Business | Economy

Sanctions hurt consumers in Iran

Measures targeting trade, banking and oil exports hit imports, cost of goods

  • Bloomberg
  • Published: 00:00 March 28, 2012
  • Gulf News

  • Image Credit: EPA
  • A jewellery shop in Tehran. Iranians are celebrating their New Year under austerity conditions exacerbated by the US drive to isolate the country’s economy. The sanctions are pushing up costs which have already been on the rise.

Tehran: Mehdi slams a bottle of Heinz ketchup on the counter of his Tehran grocery store and says it's the kind of item Iranians have stopped buying, after the price doubled in two months.

"People are spending their cash with more caution," Mehdi said. He blames Iran's government, as well as international sanctions, for the inflation that is hurting his business. "It's a crisis in policy making, there's not much thought behind it," he said. "It was obvious from the start that this is what we were heading for."

Iranians are celebrating their New Year under austerity conditions exacerbated by the US drive to isolate the Islamic republic's $480 billion (Dh1.76 trillion) economy — about the size of Norway.

Measures aimed at curbing Iran's nuclear programme have targeted trade, banking and oil exports. Some imports have disappeared from the shelves and others have soared in price, amid a run on the Iranian currency that saw its dollar value drop by half on the black market.

The sanctions are pushing up costs which were already surging after the government started removing energy subsidies less than a year and a half ago. Inflation has been above 20 per cent since May, according to central bank figures. "Sanctions impact the most when the domestic policies of the government are unsuccessful," said Hussain Raghfar, an economist at Tehran's Al Zahra University.

"Purchasing power has decreased and Iranians are worried about inflation, especially employees who have a fixed income. The public perception is that there is no management of the economy."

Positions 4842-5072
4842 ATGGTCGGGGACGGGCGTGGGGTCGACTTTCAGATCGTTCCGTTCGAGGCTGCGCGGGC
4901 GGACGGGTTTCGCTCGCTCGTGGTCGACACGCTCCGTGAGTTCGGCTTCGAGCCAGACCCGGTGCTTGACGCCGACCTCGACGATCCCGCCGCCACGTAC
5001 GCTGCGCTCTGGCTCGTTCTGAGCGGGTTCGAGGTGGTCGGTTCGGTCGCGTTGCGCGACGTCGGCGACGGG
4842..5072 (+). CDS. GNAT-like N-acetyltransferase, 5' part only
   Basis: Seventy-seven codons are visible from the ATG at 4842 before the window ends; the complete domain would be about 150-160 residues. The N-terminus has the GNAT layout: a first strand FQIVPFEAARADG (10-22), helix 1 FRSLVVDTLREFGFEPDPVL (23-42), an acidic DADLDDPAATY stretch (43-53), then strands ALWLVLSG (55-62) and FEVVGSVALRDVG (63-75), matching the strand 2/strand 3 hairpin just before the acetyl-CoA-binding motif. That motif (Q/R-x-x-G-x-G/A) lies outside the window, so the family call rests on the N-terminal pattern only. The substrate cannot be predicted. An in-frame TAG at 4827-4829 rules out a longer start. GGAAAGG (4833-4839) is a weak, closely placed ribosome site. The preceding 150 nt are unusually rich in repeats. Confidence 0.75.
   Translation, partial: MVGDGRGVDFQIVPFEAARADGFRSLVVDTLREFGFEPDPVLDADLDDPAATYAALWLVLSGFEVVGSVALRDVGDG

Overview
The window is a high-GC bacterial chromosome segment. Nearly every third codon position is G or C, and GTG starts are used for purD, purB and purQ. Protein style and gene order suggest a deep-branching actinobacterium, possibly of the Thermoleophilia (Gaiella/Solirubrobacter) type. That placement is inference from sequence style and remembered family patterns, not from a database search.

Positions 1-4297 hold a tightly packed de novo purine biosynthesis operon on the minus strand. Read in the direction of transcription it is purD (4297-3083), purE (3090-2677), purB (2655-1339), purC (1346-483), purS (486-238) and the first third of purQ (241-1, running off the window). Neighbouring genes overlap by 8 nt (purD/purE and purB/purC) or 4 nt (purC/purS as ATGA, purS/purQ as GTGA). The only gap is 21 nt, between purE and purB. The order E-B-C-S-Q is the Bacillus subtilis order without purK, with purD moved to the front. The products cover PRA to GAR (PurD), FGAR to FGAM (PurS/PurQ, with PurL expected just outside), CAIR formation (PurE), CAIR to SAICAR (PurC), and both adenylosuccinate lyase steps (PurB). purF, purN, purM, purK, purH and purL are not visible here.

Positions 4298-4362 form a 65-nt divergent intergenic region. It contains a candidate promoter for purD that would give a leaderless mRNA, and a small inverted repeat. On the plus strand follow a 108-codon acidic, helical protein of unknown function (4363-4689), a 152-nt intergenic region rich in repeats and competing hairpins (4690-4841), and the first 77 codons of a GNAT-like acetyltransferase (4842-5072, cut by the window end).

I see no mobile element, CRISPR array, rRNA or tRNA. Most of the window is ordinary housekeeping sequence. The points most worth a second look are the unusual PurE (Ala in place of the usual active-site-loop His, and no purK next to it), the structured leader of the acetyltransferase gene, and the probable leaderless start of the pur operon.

Iran has the Middle East's second-biggest oil reserves after Saudi Arabia. It earned about $100 billion from crude exports in the 2011-12 fiscal year, according to International Monetary Fund projections.

The US and European Union are blocking financial transactions with Iran, and an EU ban on Iranian oil is to be enforced in July. Iran denies western charges that it's seeking to develop nuclear weapons capability.

Domestic production

More local production is the best way to counter the effects of sanctions, Supreme Leader Ayatollah Ali Khamenei told Iranians last week as they began almost two weeks of celebrations for Nowrouz, the start of the Iranian calendar year. Khamenei urged Iranians to favour domestic products whenever possible and shun imports.

In some cases there's no choice but to comply. In Tehran, shoppers and retailers list the international brands they can no longer obtain. Shahram, the head of a pharmacy on Vali-Asr Avenue, says he had to stop stocking items including imported razors and nappies.

Though sanctions prevent US companies from selling to Iran, their products often make their way to shelves in Tehran and other cities through traders who purchase them in the US or elsewhere and send them to Iran.

"The future of foreign products is unclear," said Shahram, who like Meh-di and many others interviewed in Tehran, declined to be identified by his surname.

"Some shops had stocks and stored them away, thinking that in the new year perhaps prices will increase even more."

Shahram said the prices of locally made drugs "hasn't changed a cent" because they are fixed by the government, and that is hurting his business as costs rise. "When there's inflation and the government seeks to control prices, it's not possible to make profits," he said. "We need to be able to go along with inflation."

At the Tajrish bazaar, Abdullah, 50, wearing plastic boots up to his knees as he rinses fish for display, says the price of a kilogram of white fish, the traditional Nowrouz meal, has risen as much as 50 per cent to 120,000 rials (Dh36.70). People are opting for cheaper options such as trout, selling at 65,000 rials, he says. Nuts and pistachios, another holiday staple, have doubled to 300,000 rials per kilo.

Knock-on effect

Higher food prices show how the effects of sanctions have spread through the economy. Iran relies on imported manure, while operating costs for farm machinery rose after subsidies were cut in December 2010.

Meanwhile, many Iran-ians who would usually have gone abroad for Nowrouz couldn't afford to do it this year, said Mohsin Ghasemi, director of the Pardis tourism network. A knock-on effect is increased demand for domestic travel, and hotels in Iran's main tourist cities such as Shiraz have lifted their prices by 25 per cent, Ghasemi said.

"My wife and I used to travel somewhere abroad every year during the Nowrouz holidays," said Hamid, in his mid-30s and manager of a hotel in the capital.

"This year, everywhere we've looked at is too expensive."

Packages to short-haul destinations such as India and Lebanon cost at least 20 million rials per person, he said.

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